22°F and Still Going…

Woke up this morning to 22°F weather and a little bit concerned that my VW Passat might not start.  We’ve tested down to 28°F, but haven’t been this low running B100 on any vehicle yet. 

So I unlocked the doors, which were a bit sticky from the cold weather, and looked at the 1L control group bottle of B100 laying in a box in the back seat.  It was almost solid.  Uh oh.   The fuel gauge showed the tank was only 1/4 full, so I wasn’t sure if there was enough mass to have kept it liquid overnight.  Certainly 1L didn’t seem to be enough to stay fluid in the cold. 

I sat down in the driver’s seat, turned the key to get the glow plugs going, after 5 seconds, I turned the ignition.  It started!    I shut the door and drove off into work.  So far, so good.

We’re running B100 in all of our company fleet trucks and personal diesel vehicles, in an attempt to remove some of the doubts cast by problems with animal fat biodiesel that was used in the Carolinas last winter, causing many fuel gelling problems.  Based upon the control group biodiesel sample this morning, I think we may be at the bottom of the temperature scale without adding anti-gel compounds or blending with petro-diesel, but I was happy to see that I could get into work this morning running B100 in 22°F degree winter weather.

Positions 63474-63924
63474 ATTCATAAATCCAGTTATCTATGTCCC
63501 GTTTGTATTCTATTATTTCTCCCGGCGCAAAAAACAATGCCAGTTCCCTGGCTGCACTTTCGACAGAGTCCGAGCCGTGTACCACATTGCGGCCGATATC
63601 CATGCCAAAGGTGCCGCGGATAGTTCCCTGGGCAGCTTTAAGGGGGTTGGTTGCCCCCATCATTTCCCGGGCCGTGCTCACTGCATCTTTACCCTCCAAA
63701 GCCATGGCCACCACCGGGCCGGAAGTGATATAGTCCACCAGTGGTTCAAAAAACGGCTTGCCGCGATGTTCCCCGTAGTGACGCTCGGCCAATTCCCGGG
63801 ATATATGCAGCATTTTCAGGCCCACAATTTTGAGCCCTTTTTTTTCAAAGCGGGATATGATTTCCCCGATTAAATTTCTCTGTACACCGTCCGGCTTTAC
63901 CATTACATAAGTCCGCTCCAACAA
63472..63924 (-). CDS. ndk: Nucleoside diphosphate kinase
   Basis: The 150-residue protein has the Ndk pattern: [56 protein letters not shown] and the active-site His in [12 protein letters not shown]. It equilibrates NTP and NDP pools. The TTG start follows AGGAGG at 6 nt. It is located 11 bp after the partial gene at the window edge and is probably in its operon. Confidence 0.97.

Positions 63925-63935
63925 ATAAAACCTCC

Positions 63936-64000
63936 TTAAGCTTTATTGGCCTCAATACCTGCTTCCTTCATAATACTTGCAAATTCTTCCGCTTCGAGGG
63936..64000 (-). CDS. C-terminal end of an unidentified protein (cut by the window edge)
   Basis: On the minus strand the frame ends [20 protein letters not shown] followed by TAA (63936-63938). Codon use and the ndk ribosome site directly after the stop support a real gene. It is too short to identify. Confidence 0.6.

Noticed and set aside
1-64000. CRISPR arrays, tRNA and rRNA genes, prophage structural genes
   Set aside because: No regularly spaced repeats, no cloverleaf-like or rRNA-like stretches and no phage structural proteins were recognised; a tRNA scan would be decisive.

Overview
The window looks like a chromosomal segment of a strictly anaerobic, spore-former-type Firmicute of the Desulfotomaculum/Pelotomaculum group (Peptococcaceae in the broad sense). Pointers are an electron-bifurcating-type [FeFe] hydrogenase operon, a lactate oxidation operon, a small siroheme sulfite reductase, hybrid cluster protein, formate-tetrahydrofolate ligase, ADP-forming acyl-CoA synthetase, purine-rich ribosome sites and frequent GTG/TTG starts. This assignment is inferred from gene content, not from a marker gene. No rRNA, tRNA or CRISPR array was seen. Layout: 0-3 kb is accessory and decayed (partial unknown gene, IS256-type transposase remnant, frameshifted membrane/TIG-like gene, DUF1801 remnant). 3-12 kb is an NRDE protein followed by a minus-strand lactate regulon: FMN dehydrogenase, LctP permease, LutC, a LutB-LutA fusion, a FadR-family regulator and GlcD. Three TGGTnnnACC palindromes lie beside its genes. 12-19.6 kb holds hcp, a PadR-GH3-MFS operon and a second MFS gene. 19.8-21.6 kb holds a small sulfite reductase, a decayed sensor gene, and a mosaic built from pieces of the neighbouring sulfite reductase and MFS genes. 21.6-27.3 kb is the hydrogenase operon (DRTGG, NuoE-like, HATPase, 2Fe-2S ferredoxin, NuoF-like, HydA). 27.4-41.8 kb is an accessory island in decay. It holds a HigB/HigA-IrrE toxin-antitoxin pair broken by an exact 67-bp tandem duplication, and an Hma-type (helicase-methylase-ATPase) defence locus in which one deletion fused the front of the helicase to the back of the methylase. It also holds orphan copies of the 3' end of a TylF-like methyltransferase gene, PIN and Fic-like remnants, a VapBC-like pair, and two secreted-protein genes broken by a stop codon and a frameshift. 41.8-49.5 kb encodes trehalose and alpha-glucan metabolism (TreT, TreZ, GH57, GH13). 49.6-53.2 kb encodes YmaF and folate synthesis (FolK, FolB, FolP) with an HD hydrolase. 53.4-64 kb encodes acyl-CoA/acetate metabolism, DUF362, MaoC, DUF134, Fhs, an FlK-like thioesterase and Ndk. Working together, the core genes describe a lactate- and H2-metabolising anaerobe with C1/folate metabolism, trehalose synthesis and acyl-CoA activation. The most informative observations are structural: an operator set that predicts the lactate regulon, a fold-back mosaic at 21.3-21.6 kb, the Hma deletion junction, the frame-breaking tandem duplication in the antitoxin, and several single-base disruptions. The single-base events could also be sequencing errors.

UPDATE (Jan 18, 2009):  Okay, so I woke up yesterday morning and it was 9°F.  I knew from the previous day that 100% biodiesel was going to be risky at these low temperatures, so I’d blended in about 20% petroleum diesel (B80).  Call me chicken, but I wanted to be able to start my car in the morning and get into work.  It started and ran just fine in my finicky VW Passat TDI.   That’s good news, since that’s about as cold as it gets here in central North Carolina. 

We’ve been doing some extensive cold weather biodiesel additive testing recently, and have found that our current addative, Stantadyne Winter 1000, works pretty well, but there are some better alternatives that can reduce the gel point even further.   I’ll post more information about it in another article once we have more data.

B100 at 22F

Posted in Biodiesel.